Review of Transformations: Crossdressers and Those Who Love Them


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A Review of TRANSFORMATIONS: Crossdressers and Those Who Love Them

by Mariette Pathy Allen

New York: Dutton

Review Copyright © 1989 by William A. Henkin

Originally published in Spectator

 

 

Every spring in a major American city such as San Francisco, Boston, Chicago, or Denver; every autumn in Provincetown, Rhode Island; and periodically throughout the year in Pittsburgh, San Antonio, and elsewhere, several hundred genetically male human beings gather to spend anywhere from a couple of days to a couple of weeks dressing and acting like cultural females.

Made up, often expertly; stylishly coiffed; variously turned out in stockings and heels, sweaters and skirts, dresses and scarves, and party gowns shimmering with seed pearls and sequins, these self-proclaimed ladies are among the most articulate, politically active, and economically advantaged members of the American crossdressing community. During their days and weeks together they attend lectures and seminars whose topics range from scarf-tying and voice modulation to the politics of sex discrimination and the impact of female hormones on the development of cancer in male reproductive organs; they attend committee meetings aimed at supporting the health, education, and welfare of crossdressers around the world; and they party with the joy and relief members of all subcultures feel when they are finally free to be themselves among others of their kind.

Photographer Mariette Pathy Allen met her first crossdresser in less formal circumstances, in 1978, in New Orleans, on the last day of Mardi Gras. She looked at Vicky West through her camera lens, and West "looked back at me, calmly and directly. It was as if I were seeing into someone's soul, unburdened by masculinity or femininity, as if in covering her male anatomy with a beautiful dress, her full humanity was present."

Her meeting with West started Allen on a ten-year odyssey into a world where sex is between the legs, gender is between the ears, and there is no necessary correlation between the two. The people she met "don't fit the old pictures of lonely figures in murky bars, back streets, and rundown hotel rooms." Instead, they belong "in the daylight of daily life, rich in relationships with spouses, children, siblings, parents, and friends...." Allen decided to document these lives, and Transformations is the result of her mission.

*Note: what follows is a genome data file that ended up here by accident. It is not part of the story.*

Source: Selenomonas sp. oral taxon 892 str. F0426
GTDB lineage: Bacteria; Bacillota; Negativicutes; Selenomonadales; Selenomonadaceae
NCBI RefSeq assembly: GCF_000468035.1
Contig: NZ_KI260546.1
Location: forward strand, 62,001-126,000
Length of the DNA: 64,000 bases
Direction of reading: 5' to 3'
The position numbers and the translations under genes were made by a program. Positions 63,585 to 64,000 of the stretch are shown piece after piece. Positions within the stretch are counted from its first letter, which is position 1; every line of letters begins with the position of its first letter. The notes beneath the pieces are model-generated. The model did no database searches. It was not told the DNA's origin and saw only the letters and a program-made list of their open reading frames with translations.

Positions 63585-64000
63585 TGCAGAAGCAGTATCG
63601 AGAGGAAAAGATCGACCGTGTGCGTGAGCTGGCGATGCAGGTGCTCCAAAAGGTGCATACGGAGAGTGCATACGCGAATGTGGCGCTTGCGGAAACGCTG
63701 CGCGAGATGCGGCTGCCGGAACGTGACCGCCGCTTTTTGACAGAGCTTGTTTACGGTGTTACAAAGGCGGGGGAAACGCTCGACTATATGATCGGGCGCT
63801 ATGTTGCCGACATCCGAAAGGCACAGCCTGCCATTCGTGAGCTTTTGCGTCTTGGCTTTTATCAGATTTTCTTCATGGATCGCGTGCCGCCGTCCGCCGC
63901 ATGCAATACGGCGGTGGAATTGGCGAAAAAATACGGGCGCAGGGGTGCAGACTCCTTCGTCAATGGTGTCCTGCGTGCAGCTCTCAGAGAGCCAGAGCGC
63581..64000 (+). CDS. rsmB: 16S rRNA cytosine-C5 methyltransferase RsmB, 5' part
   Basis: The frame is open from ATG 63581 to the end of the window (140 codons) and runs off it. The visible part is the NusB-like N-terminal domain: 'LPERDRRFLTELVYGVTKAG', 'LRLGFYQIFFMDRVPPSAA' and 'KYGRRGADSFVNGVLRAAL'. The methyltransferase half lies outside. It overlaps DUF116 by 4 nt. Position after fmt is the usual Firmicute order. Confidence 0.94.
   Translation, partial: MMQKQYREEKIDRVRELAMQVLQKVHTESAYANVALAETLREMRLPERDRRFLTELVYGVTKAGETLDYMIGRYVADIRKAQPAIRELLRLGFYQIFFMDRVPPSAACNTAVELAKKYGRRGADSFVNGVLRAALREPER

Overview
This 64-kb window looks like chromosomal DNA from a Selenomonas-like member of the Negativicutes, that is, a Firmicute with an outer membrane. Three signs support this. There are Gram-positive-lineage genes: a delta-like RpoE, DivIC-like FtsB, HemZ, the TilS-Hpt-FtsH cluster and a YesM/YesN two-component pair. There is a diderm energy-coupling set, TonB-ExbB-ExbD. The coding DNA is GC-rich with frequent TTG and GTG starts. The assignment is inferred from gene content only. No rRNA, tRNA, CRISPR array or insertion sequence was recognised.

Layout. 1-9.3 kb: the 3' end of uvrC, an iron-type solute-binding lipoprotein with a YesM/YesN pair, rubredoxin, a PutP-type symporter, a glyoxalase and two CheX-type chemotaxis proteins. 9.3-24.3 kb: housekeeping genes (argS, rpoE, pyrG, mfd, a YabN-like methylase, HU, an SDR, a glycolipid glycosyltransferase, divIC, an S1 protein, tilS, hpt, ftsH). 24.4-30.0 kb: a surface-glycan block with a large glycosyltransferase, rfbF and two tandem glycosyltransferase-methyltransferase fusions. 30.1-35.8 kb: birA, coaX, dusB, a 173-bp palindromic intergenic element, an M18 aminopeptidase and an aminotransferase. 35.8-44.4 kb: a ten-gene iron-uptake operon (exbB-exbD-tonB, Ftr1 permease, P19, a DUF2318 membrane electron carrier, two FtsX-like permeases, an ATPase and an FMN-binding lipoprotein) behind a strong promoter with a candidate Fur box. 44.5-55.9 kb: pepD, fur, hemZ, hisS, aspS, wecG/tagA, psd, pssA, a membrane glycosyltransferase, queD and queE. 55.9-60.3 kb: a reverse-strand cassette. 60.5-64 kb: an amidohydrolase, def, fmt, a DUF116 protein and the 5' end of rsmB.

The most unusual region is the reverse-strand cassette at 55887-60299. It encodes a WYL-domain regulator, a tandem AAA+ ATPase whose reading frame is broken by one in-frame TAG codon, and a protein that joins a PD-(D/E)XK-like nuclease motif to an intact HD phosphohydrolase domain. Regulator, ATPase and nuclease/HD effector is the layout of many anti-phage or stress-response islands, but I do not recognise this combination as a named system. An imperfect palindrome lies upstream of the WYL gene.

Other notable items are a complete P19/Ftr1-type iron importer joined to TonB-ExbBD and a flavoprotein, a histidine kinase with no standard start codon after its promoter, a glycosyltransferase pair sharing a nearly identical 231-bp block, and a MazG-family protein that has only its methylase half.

In several of her 32 interviews Allen captures the pain and confusion many crossdressers experience when – typically in early childhood and almost always by puberty – they discover the depth and passion associated with their inclinations, as well as the difficulties. For example, Gwen reports that as a child "Every night I'd go to bed and pray that when I woke up I'd be transformed. I couldn't understand why my prayers went unanswered." For Cindy, "It is difficult to describe how overwhelmingly awful you feel when you know, absolutely know, that you are fundamentally different from the people all around you.... Unable to talk to your parents, your siblings, or friends because you are crazy. I grew up believing this."

Allen also captures the elation crossdressers may experience when they learn they are neither crazy nor alone. "Even more difficult to describe," Cindy continues, "is how I felt in 1966 while a freshman in college when I read Havelock Ellis"s description of what he called eonism. A condition which involved the desire of heterosexual males to dress as women.The volume at the university may still have the pages stuck together with my tears. That moved me out of the freak category and into a subset of humanity."

The community also includes people like Elizabeth Anne, whose mother knew about her crossdressing "from the beginning," and whose photograph shows her being primped by mom. "Wearing women's clothes is an art form, and my association with women has allowed my creativity to reach its full potential," Elizabeth Anne explains.

Communicating the truth about themselves to other people, and even living full-time as women, has helped some of Allen's subjects to move toward personal liberation. Suzy feels "like a new person since I came out." Yvonne's "life has become successful by just being me. My day is worth every minute, because I'm happy with myself and those around me." For Dee, "It has taken many years to understand what happened to me. I'm glad I did it. I've had a lot of fun."